It was understandable therefore that when UNESCO MGIEP put the youth at the centre of the dialogue at Talking Across Generations on Education (TAGe), its inter-generational discussion, the youth lapped up the opportunity to challenge policymakers with their perspectives.

The high-voltage one hour session witnessed participation by more than 300 people in a fully-packed room. Seated on high barstools with no differentiation made between youth, ministers, experts, the dynamics of hierarchy and authority quickly dissolved, allowing for a free-flowing discussion. Yan England, a youth icon in Canada, along with security expert Stephane Berthomet kept the discussion alive, energetic and bounced off issues from youth to relevant experts quickly.

Among the “experts” were Danial Gallant, a reformed white supremacist who works as a social activist, Mubin Shaikh a former-radicalised youth who now helps government agencies in their work for de radicalisation, Dominic Vezina, who founded the Institut Nouveau du Monde that works to teach responsible citizenship to the youth, Thibault Charteron from the UN Alliance of civilizations that works towards responsible media practices, Minister Amadou Koita Minister of Youth Mali, Latifa Ibn Ziaten and Prof. Vivek Venkatesh from the University of Concordia Education Department, who works on artistic interventions and innovative pedagogies to counter online hate among many others.

Dr. Anantha Duraiappah asked the audience if it would like to bring in a terrorist to the discussion table; unsurprisingly the youth seemed more open to idea than their older counterparts. The youth delegates voiced their concerns about protecting  digital identities and fear of expression online. TAGe evoked a very positive response from all present including Sebastein Goupil, SG of Canada to UNESCO and Julie Dechene, Ambassador of Canada to UNESCO. The inter-generational debate, which was also live streamed was viewed by 235 people from across 62 countries.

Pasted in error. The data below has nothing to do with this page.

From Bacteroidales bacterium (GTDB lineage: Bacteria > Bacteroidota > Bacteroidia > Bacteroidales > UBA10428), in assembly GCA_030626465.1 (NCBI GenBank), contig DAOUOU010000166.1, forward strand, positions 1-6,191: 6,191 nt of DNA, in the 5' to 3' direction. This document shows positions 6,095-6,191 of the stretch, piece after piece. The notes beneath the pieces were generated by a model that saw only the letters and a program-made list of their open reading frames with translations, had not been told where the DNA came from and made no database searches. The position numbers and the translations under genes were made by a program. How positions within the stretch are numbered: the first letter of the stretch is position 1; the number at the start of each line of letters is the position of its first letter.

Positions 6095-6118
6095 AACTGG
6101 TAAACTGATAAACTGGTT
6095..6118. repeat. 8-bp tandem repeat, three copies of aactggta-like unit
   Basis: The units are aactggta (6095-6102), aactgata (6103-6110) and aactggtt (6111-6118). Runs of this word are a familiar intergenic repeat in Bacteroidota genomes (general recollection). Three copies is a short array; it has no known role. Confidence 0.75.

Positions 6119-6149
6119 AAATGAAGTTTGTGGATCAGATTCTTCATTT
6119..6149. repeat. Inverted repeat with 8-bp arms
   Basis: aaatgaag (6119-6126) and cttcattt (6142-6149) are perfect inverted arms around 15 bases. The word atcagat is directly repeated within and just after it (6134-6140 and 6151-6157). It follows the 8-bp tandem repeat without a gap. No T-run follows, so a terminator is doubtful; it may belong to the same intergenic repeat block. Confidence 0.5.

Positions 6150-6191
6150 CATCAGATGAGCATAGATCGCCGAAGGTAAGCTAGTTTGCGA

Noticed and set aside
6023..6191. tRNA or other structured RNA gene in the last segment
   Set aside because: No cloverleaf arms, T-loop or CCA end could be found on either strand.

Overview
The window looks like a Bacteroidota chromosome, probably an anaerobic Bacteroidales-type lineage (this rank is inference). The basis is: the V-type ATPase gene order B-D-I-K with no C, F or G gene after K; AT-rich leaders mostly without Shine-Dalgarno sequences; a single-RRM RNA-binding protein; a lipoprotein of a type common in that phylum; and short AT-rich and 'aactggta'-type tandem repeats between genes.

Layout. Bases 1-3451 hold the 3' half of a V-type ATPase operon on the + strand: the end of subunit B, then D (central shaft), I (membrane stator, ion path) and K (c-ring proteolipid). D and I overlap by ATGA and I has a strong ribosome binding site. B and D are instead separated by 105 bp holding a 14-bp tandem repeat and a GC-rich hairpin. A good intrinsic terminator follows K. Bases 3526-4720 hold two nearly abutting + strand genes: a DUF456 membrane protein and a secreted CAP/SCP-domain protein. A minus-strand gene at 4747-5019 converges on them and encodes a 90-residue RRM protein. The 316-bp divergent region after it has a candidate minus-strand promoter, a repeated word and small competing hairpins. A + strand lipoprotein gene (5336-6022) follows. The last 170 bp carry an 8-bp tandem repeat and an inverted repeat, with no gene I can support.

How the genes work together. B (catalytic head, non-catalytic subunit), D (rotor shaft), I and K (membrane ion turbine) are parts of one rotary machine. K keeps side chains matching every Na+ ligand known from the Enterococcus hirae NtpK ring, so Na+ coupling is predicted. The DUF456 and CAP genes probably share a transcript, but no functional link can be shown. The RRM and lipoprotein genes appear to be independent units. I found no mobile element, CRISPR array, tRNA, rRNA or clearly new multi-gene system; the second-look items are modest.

The international Conference sought to build a common understanding among senior education policy makers, experts from around the world, about the educational interventions and approaches that are needed to ensure that education systems contribute appropriately and effectively to the prevention of violent extremism. Most participants agreed that the internet was not the reason but only a vector for radicalisation. Youth-led solutions and multisectoral-approaches through education seem to be the viable long-term solutions to meeting the challenge, as was emphasised by Premier of Quebec Philippe Couillard at the closing ceremony.

Contact Information:

–Mr Abel CAINE a.caine@unesco.org, Senior Programmes Officer, Overall Coordinator TAGeQuébec:

–Ms Archana CHAUDHARY a.chaudhary@unesco.org, Project Officer

–Mr Simon KUANY, s.kuany@unesco.org, Programme Officer

–Ms Radhika BHATNAGAR r.bhatnagar@unesco.org, Communications Officer

Related news articles:

“Young people need to fire Gandhi neurons,” Dr. Anantha Duraiappah offers an alternative solution to combating youth radicalisation through the internet

Talking Across Generations on Education (TAGeDelhi): Youth keep dialogue raw and real

YESPeace Network Workshop: Youth demonstrate strength in diversity; offer solutions for a peaceful shared future

Kimmie Ahlen: From Radical to Reformist

–Watch the TAGe New Delhi Video here: http://bit.ly/2edu2yP

Catch glimpses of the conference here